A Short Biography of Frank Tallman

(Text © 2007 by Scott A. Thompson)

Frank Tallman loved old airplanes, the older the better. He thoroughly enjoyed flying the early wood and fabric biplanes and looking the part of 1920s aviator.

Frank Tallman, aviator.

Tallman was able to master flying difficult airplanes with a prosthetic left leg, no easy feat given the rudder work required of early biplanes.

Frank Tallman in his later, post Catch-22 years.

Frank Gifford Tallman III was born on April 17, 1919, in Orange, New Jersey. He was the son of a World War I service pilot. He had aviation coursing in his blood with both his father and uncle serving as military pilots. He took his first flight on the lap of his father in 1924, at the tender age of five. He took flight training while a teenage and when World War II came to the U.S. in 1941 he was already and accomplished pilot. He first served as a civilian instructor for AAF cadets until the Navy finally accepted him for flight training when they relaxed their college requirements. He went on to train as a Naval Aviator and ended the war in a SBD Dauntless squadron preparing for combat.

In the post war years, Tallman nurtured his love for the early birds of aviation and, during the 1950s, had amassed a significant collection of pre-1920 aircraft. Operating from Glenview, Illinois, where he continued his military service as a Commander with the Naval Reserve, he started his collection in 1951 when he located and purchased four World War fighters, the remnants of Col. George Burling Jarrett’s museum collection once displayed at Atlantic City, New Jersey. Held in storage in Maryland, Tallman purchased a Sopwith Camel F1, a Spad VII, a Lincoln replica Nieuport 28, and a Pflaz D.XII. He had the Camel flying by 1955 but struggled to get the other three airworthy, going to such lengths that, in December 1954, he offered either the Spad or the Phalz to anyone in the Antique Aircraft Association who would restore the other aircraft to flight condition. The Spad was traded away in the process, but it got the Phalz flyable by 1958.

Tallman added to his collection rare aircraft as they became available. In the latter part of the 1950s, these included a 1912 Maurice Farman biplane, a replica 1910 Bleriot monoplane, a Curtiss Gulfhawk, an Eastern FM-2 Wildcat, and a Goodyear FG-1 Corsair. In 1956 he gave up a short-lived career as a television network executive to concentrate on his first love, his old airplanes that held an increasing fascination with the public. A lean, lanky man, Tallman’s handsome features and a neatly trimmed mustache fit well with his helmet and goggles and period flying clothes, and he looked every bit what everyone thought a dashing World War I aviator should look like. By 1959, he had moved to Southern California with his fleet of antiques, now numbering at least sixteen flyable airplanes. He based his company, Tallman Aviation, at Flabob airport, a colorful little country airstrip that still exists nestled in the hills between Riverside and Ontario, some thirty miles east of Los Angeles. Tallman was always ready for any movie or TV work that he could scrounge, his aircraft collection being unique, airworthy, and available, and he was also a steady airshow performer in demand across the country.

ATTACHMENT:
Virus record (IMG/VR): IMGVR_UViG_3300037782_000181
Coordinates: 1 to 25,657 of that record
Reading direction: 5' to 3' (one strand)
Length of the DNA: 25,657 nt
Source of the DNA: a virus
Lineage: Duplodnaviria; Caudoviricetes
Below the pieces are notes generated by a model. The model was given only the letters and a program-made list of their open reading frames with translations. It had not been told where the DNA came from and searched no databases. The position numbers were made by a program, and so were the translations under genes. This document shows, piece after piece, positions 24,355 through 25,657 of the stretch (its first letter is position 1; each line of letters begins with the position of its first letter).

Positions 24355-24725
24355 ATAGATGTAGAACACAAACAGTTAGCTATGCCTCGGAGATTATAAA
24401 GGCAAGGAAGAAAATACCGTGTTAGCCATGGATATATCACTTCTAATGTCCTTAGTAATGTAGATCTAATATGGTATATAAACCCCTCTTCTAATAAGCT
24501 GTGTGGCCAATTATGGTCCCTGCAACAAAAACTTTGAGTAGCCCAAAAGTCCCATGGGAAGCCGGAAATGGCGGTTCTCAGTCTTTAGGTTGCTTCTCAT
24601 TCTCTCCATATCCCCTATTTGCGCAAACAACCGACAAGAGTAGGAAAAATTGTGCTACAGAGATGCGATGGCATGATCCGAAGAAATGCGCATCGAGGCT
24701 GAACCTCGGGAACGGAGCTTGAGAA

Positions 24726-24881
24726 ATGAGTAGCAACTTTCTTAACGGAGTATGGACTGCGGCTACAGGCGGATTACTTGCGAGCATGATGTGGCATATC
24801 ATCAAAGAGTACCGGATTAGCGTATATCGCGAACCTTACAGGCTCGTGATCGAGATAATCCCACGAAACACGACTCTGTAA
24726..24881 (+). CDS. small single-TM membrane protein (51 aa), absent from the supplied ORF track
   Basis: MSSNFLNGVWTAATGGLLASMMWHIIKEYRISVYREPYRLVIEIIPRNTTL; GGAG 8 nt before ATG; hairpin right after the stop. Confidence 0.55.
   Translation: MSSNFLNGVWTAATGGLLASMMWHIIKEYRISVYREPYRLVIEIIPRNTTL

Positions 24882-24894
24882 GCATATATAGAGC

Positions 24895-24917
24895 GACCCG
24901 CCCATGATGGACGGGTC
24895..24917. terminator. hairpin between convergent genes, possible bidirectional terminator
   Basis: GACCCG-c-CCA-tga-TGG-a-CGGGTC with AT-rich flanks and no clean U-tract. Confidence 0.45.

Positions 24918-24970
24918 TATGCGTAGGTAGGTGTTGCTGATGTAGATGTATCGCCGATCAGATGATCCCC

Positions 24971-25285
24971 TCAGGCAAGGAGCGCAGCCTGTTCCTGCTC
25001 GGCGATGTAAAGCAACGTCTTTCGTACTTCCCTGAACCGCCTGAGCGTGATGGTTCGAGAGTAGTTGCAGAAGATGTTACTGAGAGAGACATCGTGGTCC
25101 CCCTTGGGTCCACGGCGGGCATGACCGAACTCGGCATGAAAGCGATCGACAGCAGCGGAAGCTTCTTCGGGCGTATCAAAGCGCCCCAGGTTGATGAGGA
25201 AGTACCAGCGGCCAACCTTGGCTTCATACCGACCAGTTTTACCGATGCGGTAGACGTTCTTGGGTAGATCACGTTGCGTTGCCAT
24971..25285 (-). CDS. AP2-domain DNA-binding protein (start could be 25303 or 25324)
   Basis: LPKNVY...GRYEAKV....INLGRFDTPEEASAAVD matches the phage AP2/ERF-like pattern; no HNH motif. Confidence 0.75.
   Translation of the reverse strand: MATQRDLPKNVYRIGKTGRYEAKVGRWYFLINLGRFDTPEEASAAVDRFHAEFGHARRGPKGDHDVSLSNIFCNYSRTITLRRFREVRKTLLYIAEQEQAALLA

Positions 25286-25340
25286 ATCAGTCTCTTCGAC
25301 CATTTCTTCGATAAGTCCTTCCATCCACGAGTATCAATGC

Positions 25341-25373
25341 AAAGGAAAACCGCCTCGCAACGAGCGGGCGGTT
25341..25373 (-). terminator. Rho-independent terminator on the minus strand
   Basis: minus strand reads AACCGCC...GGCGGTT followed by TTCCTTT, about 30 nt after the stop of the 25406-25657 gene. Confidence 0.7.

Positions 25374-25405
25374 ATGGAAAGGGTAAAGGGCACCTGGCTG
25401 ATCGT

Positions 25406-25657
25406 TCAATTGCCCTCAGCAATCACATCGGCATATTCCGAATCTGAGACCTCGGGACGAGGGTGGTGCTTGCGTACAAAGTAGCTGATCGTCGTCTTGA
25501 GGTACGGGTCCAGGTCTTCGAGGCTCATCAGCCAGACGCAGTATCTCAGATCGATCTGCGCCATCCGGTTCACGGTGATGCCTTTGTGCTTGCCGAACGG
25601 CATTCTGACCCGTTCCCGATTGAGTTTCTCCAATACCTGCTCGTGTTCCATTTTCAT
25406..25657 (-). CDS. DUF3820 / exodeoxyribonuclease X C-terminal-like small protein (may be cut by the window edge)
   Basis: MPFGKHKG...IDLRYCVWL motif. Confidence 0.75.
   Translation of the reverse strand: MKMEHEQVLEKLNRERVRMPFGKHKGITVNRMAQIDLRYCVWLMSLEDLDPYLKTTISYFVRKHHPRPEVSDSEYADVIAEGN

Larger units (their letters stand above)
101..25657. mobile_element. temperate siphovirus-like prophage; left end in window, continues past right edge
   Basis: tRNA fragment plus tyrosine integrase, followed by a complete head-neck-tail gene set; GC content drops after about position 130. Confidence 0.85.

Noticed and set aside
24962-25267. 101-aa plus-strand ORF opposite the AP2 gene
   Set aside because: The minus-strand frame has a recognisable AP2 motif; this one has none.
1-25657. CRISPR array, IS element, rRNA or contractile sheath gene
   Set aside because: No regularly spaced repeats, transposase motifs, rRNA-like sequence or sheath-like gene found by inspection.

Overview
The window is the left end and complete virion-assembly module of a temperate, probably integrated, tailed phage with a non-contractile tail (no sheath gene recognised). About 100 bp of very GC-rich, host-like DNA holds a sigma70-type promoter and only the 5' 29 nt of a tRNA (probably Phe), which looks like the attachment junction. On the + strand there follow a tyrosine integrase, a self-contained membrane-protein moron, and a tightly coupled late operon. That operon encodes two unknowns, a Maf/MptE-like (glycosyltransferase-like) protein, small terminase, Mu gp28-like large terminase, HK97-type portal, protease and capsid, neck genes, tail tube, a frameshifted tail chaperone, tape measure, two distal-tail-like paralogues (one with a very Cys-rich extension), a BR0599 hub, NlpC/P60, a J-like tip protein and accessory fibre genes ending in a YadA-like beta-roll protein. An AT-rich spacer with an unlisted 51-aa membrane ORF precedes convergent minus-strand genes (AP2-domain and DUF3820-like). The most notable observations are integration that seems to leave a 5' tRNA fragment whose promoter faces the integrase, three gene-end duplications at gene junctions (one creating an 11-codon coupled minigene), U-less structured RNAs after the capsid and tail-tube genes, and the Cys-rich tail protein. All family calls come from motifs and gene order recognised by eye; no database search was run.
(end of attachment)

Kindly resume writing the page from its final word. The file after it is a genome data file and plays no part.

Just over the Santa Ana mountains to the south was Orange County Airport and Paul Mantz Air Services. Mantz remained the undisputed Hollywood Pilot, and he took the lion's share of the movie and TV work. Nonetheless, Tallman did occasional film work, though it was mostly television like a 1960 Twilight Zone episode. However, Mantz was looking for a partner and, while he was at it, he eliminated one source of competition by merging his operation with Frank Tallman in December 1961. Actually, Mantz was easing himself out of active movie flying, for when Tallmantz Aviation was incorporated, Frank Tallman was the company president. Mantz and Tallman worked well together, with Mantz having some Hollywood connections that Tallman lacked, and Tallman having the youth and enthusiasm to keep the new company moving forward. Tallman brought his fleet of sixteen-plus antique aircraft to the new company also, a boon when added to what Mantz had in the hangar already.